BOSTON, Feb. 12, 2014 /PRNewswire-USNewswire/ -- Advocates for Alzheimer's patients who worked to secure quality of care regulations of dementia care in nursing homes were rewarded for their efforts today. The Public Health Council approved final regulations that will require special training for all direct care workers in licensed long term care facilities, as well as other quality of life standards.
"These regulations have really been a labor of love for thousands of people affected by this difficult disease," said James Wessler, President/CEO of the Alzheimer's Association, Massachusetts/New Hampshire Chapter. "Family members, health professionals and those with the disease have all advocated on behalf of regulations that will protect some of the most vulnerable in our population."
The regulations also close a loophole that had allowed nursing homes to market Dementia Special Care Units without any dementia specific training for staff, specialized activities for residents or physical accommodations for cognitively impaired residents. Drafted by the Department of Public Health, and subjected to public hearings, the regulations have been more than eight years in the making—that was when they were first proposed via legislation drafted by the Alzheimer's Association.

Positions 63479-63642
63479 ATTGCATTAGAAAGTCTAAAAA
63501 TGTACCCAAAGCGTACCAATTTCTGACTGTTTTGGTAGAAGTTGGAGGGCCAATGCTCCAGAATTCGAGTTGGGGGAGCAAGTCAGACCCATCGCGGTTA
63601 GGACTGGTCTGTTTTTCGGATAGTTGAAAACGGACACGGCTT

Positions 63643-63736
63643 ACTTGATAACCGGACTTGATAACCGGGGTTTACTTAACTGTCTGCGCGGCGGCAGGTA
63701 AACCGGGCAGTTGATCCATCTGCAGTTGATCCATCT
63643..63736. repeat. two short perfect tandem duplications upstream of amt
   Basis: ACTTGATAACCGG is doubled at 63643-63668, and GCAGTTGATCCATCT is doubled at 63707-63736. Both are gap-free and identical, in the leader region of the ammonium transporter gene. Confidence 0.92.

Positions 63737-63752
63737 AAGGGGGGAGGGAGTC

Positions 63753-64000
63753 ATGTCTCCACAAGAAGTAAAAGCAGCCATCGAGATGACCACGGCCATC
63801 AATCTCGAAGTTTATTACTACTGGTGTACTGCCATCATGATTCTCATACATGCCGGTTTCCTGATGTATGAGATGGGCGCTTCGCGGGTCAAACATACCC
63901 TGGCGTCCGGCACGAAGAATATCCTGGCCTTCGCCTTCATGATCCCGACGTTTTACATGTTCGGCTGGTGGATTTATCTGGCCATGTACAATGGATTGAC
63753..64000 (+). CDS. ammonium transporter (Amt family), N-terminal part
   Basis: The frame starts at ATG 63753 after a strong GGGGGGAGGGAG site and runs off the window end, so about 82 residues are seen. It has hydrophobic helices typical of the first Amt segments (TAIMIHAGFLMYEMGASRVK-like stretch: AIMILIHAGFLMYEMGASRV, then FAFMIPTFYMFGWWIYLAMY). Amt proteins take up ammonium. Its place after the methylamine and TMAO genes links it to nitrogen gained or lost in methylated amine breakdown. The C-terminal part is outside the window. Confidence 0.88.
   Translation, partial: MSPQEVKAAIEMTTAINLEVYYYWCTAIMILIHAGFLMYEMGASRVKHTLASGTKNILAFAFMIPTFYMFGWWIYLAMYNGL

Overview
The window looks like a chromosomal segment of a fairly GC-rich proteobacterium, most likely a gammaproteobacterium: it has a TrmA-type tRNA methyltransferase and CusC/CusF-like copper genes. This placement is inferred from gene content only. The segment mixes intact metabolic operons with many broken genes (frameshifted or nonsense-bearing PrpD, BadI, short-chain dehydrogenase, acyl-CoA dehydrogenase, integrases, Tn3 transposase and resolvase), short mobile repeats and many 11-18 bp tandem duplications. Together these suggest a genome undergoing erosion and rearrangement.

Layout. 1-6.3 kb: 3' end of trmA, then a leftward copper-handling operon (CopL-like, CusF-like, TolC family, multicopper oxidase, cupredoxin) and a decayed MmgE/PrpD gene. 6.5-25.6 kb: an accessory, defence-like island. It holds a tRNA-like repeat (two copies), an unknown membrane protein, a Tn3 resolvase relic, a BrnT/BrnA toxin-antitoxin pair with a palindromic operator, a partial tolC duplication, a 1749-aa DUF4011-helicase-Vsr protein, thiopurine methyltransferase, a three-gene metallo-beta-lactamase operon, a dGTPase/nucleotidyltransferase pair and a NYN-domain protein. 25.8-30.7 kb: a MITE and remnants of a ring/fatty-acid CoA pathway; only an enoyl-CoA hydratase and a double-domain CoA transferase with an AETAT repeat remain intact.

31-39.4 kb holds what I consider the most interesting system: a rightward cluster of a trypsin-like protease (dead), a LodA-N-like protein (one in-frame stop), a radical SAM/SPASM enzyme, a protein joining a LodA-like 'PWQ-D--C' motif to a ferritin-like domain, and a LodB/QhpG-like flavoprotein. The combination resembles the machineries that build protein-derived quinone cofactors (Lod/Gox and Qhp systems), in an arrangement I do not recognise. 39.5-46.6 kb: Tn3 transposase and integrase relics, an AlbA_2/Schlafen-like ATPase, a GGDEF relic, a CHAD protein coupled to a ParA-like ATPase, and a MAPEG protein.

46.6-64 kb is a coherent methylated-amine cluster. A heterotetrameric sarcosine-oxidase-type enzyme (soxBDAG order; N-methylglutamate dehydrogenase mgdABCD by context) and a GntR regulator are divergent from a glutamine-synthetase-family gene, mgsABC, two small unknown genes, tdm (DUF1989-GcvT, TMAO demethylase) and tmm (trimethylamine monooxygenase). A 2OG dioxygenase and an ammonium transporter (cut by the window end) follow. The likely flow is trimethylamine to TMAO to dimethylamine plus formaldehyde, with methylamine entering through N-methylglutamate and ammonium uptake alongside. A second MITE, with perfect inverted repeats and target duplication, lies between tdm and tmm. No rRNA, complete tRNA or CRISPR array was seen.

According to the Alzheimer's Association, nearly 120,000 people have Alzheimer's in Massachusetts. That number is expected to grow dramatically as baby boomers age. While age is not the only risk factor for the disease, it is the most significant one. Nearly 32% of those aged 85 and older will develop Alzheimer's. Of those aged 65 or older, nearly 1 in 9 will develop the fatal disease.
"We applaud all those who have played a role in bringing the regulations into being. There have been legislative champions, the legislature itself passed the bill calling for regulations, Governor Patrick signed them into law, and of course the Department of Public Health for their hard work in crafting the regulations," Wessler said. "These regulations will increase the peace of mind to an estimated 350,000 family members of those affected by the disease."
Direct care works in nursing homes will receive specialized training, and nursing home and dementia special care units will have to meet minimum care standards. The regulations outline minimum requirements for dementia specific activities for residents. The regulations also specify minimum safety and quality standards for dementia care units in long-term facilities, including physical design of the units that is therapeutic and mitigates dangerous wandering activity.
More than 5.4 million in the U.S. have Alzheimer's, according to the Alzheimer's Association. Information about Alzheimer's and resources available are available through the Alzheimer's Association 24/7 Helpline 800-272-3900 or at alz.org/MANH.
SOURCE Alzheimer's Association